- Andrews, Matt & Pritchett, Lant & Woolcock, Michael, 2013. "Escaping Capability Traps Through Problem Driven Iterative Adaptation (PDIA)," World Development, Elsevier, vol. 51(C), pages 234-244.
- Pritchett, Lant & Andrews, Matthew R. & Woolcock, Michael J., 2012. "Escaping Capability Traps through Problem-Driven Iterative Adaptation (PDIA)," Scholarly Articles 9403175, Harvard Kennedy School of Government.
- Andrews, Matt & Pritchett, Lant & Woolcock, Michael, 2012. "Escaping Capability Traps Through Problem Driven Iterative Adaptation (PDIA)," WIDER Working Paper Series 064, World Institute for Development Economic Research (UNU-WIDER).
- Lant Pritchett & Matt Andrews & Michael Woolcock, 2012. "Escaping Capability Traps through Problem-Driven Iterative Adaptation (PDIA)," Working Papers 299, Center for Global Development.
- Merilee S. Grindle, 2010. "Social Policy in Development: Coherence and Cooperation in the Real World," CID Working Papers 203, Center for International Development at Harvard University.
- Lant Pritchett, Michael Woolcock, Matt Andrews, 2010. "Capability Traps? The Mechanisms of Persistent Implementation Failure - Working Paper 234," Working Papers 234, Center for Global Development.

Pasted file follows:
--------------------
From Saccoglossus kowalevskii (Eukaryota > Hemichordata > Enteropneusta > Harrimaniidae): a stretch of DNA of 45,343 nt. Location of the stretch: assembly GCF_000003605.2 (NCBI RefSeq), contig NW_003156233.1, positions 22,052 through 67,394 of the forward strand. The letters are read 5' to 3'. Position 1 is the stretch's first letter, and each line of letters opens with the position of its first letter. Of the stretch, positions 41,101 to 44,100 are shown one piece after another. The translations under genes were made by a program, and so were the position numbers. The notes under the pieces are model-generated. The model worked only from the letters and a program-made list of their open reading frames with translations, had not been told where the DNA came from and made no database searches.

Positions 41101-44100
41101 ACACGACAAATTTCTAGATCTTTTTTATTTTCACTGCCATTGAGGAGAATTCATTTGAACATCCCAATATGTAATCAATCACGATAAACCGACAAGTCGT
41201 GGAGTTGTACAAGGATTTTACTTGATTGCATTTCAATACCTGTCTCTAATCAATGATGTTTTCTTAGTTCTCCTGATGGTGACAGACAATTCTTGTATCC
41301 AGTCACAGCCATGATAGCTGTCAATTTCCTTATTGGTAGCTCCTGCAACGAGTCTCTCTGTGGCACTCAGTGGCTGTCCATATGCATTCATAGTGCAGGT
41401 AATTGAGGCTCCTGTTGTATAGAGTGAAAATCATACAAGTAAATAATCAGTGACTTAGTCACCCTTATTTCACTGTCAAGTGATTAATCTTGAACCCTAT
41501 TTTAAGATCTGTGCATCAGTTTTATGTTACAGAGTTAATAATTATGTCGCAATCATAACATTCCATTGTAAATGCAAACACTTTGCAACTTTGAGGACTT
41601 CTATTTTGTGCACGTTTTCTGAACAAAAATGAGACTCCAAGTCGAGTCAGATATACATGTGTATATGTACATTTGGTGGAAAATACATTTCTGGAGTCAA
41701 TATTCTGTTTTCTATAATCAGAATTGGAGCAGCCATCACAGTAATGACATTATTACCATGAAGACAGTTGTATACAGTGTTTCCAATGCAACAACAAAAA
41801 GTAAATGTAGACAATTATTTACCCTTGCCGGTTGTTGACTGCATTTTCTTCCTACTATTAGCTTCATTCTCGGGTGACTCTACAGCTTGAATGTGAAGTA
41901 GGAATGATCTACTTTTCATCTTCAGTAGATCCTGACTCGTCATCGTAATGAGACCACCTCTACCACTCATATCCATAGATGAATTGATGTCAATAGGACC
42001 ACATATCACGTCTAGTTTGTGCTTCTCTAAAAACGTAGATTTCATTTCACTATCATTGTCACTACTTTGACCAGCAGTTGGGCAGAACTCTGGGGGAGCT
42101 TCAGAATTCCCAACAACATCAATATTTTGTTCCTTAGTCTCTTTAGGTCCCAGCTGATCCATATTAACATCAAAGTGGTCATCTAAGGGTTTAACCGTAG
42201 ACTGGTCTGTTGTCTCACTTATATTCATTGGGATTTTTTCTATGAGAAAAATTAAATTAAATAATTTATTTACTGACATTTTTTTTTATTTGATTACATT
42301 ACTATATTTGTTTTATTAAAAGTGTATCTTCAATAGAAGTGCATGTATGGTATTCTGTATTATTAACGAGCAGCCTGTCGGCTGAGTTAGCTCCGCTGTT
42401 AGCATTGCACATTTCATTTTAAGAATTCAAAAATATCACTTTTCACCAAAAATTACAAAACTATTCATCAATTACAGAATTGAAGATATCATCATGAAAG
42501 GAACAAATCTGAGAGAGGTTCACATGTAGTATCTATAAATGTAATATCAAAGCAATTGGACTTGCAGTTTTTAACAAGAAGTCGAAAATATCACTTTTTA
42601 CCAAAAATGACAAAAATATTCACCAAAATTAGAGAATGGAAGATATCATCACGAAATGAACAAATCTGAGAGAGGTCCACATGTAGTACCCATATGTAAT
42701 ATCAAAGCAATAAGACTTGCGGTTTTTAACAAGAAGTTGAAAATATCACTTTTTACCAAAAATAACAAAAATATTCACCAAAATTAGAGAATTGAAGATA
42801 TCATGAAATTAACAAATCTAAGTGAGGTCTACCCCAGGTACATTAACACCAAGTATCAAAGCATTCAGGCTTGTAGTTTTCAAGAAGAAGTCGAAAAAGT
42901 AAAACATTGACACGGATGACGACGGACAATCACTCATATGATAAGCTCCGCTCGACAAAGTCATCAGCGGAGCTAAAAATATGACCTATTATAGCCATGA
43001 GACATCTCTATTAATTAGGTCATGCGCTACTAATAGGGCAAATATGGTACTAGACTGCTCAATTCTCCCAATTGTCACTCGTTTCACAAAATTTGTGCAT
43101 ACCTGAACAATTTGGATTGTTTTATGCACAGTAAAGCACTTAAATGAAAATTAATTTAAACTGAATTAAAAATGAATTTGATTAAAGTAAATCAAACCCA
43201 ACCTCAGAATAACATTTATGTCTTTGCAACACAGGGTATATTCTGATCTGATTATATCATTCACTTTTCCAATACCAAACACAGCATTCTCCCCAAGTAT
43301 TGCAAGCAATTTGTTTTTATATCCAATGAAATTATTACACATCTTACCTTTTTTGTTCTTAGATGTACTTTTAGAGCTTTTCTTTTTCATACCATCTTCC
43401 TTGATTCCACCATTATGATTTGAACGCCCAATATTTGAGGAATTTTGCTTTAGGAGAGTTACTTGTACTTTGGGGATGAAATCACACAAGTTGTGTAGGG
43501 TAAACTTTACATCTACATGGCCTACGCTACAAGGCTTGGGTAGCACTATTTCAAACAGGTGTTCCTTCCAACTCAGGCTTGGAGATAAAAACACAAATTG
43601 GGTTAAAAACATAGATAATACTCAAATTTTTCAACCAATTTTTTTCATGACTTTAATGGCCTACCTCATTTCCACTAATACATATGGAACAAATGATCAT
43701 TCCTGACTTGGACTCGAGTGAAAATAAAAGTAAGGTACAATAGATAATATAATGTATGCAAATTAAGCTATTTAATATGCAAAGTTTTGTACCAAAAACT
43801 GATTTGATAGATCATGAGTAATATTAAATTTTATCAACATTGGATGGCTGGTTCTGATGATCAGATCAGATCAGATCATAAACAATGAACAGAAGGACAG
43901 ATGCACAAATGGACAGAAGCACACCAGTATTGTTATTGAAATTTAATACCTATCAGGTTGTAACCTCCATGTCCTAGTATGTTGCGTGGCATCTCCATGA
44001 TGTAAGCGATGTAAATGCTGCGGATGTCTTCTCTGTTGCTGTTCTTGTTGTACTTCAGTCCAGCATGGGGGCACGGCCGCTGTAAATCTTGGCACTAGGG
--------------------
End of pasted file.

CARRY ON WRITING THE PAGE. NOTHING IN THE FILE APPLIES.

- Grindle, Merilee Serrill, 2010. "Social Policy in Development: Coherence and Cooperation in the Real World," Scholarly Articles 4448887, Harvard Kennedy School of Government.
- World Bank, 2011. "World Development Report 2011," World Bank Publications, The World Bank, number 4389, February.
- Nancy Birdsall & Ayah Mahgoub & William D. Savedoff, 2010. "Cash on Delivery: A New Approach to Foreign Aid," Working Papers id:3308, eSocialSciences.
- repec:unu:wpaper:wp2012-64 is not listed on IDEAS
- Grindle, Merilee, 2010. "Social Policy in Development: Coherence and Cooperation in the Real World," Working Paper Series rwp10-024, Harvard University, John F. Kennedy School of Government.
- Daniel Adler & Caroline Sage & Michael Woolcock, 2009. "Interim Institutions and the Development Process: Opening Spaces for Reform in Cambodia and Indonesia," Brooks World Poverty Institute Working Paper Series 8609, BWPI, The University of Manchester.
When requesting a correction, please mention this item's handle: RePEc:taf:jdevst:v:49:y:2013:i:1:p:1-18. See general information about how to correct material in RePEc.
For technical questions regarding this item, or to correct its authors, title, abstract, bibliographic or download information, contact: (Michael McNulty)
If you have authored this item and are not yet registered with RePEc, we encourage you to do it here. This allows to link your profile to this item. It also allows you to accept potential citations to this item that we are uncertain about.
If references are entirely missing, you can add them using this form.
If the full references list an item that is present in RePEc, but the system did not link to it, you can help with this form.
If you know of missing items citing this one, you can help us creating those links by adding the relevant references in the same way as above, for each refering item. If you are a registered author of this item, you may also want to check the "citations" tab in your profile, as there may be some citations waiting for confirmation.
Please note that corrections may take a couple of weeks to filter through the various RePEc services.